Issue 163 | Summer

Editor's Letter

by Andrew Page

Commuters rushing to the subways from Grand Central Terminal leave behind celestial constellations rendered in gold leaf against the aqua-colored heavens soaring overhead. When artist Jim Hodges was invited to create a public artwork for the stairwell leading down from the Beaux Arts terminal to the utilitarian 4/5/6 subway platform, he set out to mediate the architectural whiplash from the soul-stirring grandeur above to the gritty cacophonous underground below—and he turned to glass mirror to do it.

Step onto the down escalator, and you embark on a journey through a zone of inky indigo darkness to emerge into a dazzling and immersive landscape “painting” in glass, which references the natural world through color fields and camouflage patterning, faceted with stolen reflections of oneself as part of a momentary assemblage of fellow New York travelers. The opposite of a descent, the ride becomes a celebration of shared experience with multiple access points.

In this issue’s cover article, Hodges shares some of his thinking about his monumental Grand Central project in an expansive interview in which he discusses the evolution of his own unique art practice, in which glass plays a role for its unique potency as a metaphor and dynamic material.

With the pandemic receding, we look forward to a freer summer ahead, and all the feature articles in our summer celebrate movement in ways both obvious (see the showers of sparks that define Alex Bernstein’s unique glass-and-steel process) to the more measured (learn about the new directions Charlotte Potter Kasic is taking the new Barry Art Museum in Norfolk, Virginia, where she recently took over from founding director Jutta-Annette Page).

Our European correspondent Emma Park spends time with Elliot Walker, fresh off his win of the second season of Netflix’s Blown Away, who is moving British glassblowing forward as he is determined to employ his prodigious skills in service of ideas rather than make functional forms.

Our last feature is excerpt from a new Abrams book in which art critic Eleanor Heartney assesses Dale Chihuly’s installation artworks that alter architectural environments and provide new ways of defining interior and exterior spaces.  

In addition to five reviews and the latest news, we present an essay in which curator Tina Oldknow remembers the late philanthropist Dan Greenberg who, along with his wife, Susan, championed glass art both as a collector and a patron, supporting numerous institutions including UrbanGlass, which publishes this magazine.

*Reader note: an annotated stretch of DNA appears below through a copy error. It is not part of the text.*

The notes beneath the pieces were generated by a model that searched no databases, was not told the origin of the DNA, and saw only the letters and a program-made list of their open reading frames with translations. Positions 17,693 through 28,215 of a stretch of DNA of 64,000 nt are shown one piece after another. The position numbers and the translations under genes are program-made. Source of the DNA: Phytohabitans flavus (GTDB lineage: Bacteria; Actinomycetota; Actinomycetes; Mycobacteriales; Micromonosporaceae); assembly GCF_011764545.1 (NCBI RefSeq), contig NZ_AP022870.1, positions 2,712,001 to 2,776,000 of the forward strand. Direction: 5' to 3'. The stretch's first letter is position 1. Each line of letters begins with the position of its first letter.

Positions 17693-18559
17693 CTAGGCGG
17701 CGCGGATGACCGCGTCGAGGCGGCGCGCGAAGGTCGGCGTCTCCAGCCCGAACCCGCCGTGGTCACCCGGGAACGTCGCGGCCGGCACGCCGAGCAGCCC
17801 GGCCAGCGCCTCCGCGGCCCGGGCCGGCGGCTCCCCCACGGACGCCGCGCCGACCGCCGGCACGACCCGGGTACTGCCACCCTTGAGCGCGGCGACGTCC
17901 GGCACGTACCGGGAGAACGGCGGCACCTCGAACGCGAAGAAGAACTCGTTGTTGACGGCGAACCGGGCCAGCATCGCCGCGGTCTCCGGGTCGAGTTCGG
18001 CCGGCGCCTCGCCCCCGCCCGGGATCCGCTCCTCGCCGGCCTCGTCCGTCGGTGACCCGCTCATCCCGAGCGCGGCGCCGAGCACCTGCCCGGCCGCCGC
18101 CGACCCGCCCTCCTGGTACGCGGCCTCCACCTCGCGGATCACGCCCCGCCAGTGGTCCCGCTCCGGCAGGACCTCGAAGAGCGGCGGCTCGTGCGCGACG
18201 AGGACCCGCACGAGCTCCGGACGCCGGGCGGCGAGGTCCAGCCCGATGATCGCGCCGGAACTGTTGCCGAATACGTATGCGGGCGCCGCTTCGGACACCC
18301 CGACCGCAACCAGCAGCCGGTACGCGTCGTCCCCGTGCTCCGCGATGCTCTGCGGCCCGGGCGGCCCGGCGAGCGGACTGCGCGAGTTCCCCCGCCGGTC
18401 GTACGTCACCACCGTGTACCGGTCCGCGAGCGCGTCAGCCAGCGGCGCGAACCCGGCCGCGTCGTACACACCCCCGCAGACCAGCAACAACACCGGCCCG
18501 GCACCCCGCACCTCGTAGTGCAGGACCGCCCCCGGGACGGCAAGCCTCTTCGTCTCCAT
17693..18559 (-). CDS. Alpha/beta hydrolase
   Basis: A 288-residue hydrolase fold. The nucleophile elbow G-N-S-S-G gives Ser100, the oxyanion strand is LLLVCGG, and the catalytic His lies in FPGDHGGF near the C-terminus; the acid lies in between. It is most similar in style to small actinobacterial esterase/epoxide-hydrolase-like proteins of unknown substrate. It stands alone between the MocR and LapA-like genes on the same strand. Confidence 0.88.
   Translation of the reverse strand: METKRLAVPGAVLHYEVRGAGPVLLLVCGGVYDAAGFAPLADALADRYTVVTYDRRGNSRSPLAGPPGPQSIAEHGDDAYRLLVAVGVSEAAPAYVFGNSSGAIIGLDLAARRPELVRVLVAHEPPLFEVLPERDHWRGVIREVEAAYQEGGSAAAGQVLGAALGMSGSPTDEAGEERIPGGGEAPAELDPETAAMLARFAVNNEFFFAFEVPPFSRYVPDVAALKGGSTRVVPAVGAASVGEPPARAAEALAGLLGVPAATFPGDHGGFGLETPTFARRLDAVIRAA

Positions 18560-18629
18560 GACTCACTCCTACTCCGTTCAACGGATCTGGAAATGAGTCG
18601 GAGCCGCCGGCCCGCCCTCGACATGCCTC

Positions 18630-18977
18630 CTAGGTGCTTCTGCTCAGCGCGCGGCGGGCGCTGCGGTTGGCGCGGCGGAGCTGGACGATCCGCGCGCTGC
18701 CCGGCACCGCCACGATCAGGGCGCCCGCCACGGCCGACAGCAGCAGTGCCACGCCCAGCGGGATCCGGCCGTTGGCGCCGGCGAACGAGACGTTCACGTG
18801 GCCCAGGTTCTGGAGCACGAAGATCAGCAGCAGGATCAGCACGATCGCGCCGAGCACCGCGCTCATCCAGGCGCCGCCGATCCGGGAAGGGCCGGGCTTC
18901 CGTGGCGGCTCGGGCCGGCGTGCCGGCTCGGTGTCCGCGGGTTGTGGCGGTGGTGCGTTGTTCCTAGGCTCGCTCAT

Dante Marioni discusses his newest work, in which he shatters traditional Venetian cane patterns and reassembles them into intricate intersecting grids; the film Lino Tagliapietra: The Making of a Maestro presents this icon of glass art in his own words and on his own terms; The Glass Impact coalition’s online fund raiser celebrates diverse voices in glass and seeks support to sustain outreach; In Memoriam: remembering research scientist Robert Brill (1929 – 2021), who led The Corning Museum back from the devastation of the 1972 flood.


Norwood Viviano at Heller Gallery, New York; Jeanne Reynal at Eric Firestone Gallery, New York; Gene Koss at Arthur Roger Gallery, New Orleans; neon group exhibition at Pittsburgh Glass Center, Pittsburgh; and a book review of Objects: 2020  by R.& Company, New York

UrbanGlass News

An Educational Partnership Grows in Brooklyn


by Tina Oldknow

Remembering collector, philanthropist, and tireless glass-art advocate Dan Greenberg (1942–2021)


"Love” Has a Lot to Do with It

by Andrew Page

Contemporary artist Jim Hodges, who seeks “liveness” in his emotionally-charged works, is drawn to glass for its active nature. For a recently unveiled public artwork in a multiplanar transitory space at Grand Central, Hodges created a cut-glass tapestry that shimmers with potential to spark contemplation as commuters descend via escalator from the grandeur of New York’s most elegant train terminal to the subway station below. Glass spoke to Hodges about art as performance, the power of mirror, and what it means to have a permanent installation in the city that nurtured his career.

Sparks Fly

by Alexander Castro

An accidental discovery that hot slivers of steel will embed themselves in glass gave iconoclastic artist Alex Gabriel Bernstein his defining technique and crystalized his unorthodox approach to glass sculpture.

The New Museum (in Norfolk)

by Benjamin Wright

Less than three years since opening, the Barry Art Museum brings a new perspective to its expanding collections as Charlotte Potter Kasic takes the director’s reins from Jutta-Annette Page.

A Sculptor with Consummate Skill

by Emma Park

With his triumph in the second season of Blown Away, Elliot Walker proved his technical mastery, yet the British glassblower refuses to make functional glass.

The Interventionist

by Eleanor Heartney

In an excerpt from “Democratizing Beauty,” critic Eleanor Heartney’s essay in the newly published book Chihuly and Architecture (Abrams, 2021), we learn how Dale Chihuly’s monumental installations changed the way people experience vital public spaces.

Glass: The UrbanGlass Quarterly, a glossy art magazine published four times a year by UrbanGlass has provided a critical context to the most important artwork being done in the medium of glass for more than 40 years.